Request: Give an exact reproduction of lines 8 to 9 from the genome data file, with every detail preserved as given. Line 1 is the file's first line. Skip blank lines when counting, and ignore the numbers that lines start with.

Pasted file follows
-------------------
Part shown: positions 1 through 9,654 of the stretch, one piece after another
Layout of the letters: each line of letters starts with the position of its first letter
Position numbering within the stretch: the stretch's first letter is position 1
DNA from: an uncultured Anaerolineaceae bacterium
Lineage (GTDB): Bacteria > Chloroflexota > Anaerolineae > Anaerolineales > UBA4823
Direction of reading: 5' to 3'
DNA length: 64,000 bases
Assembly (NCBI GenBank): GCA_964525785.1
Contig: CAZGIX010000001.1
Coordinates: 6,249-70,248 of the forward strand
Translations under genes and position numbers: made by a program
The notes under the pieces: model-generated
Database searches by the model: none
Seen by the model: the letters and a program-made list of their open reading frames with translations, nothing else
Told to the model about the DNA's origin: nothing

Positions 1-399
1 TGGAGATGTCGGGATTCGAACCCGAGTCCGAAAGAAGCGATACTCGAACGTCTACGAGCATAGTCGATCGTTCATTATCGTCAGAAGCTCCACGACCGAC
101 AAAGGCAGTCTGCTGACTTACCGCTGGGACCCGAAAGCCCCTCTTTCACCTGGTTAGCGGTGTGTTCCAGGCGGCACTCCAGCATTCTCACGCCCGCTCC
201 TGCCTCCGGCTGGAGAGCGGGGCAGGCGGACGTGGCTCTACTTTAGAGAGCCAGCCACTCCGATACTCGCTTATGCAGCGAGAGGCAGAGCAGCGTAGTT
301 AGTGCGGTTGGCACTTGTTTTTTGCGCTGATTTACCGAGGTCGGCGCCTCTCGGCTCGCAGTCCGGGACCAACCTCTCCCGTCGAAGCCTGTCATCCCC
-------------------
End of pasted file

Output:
Assembly (NCBI GenBank): GCA_964525785.1
Contig: CAZGIX010000001.1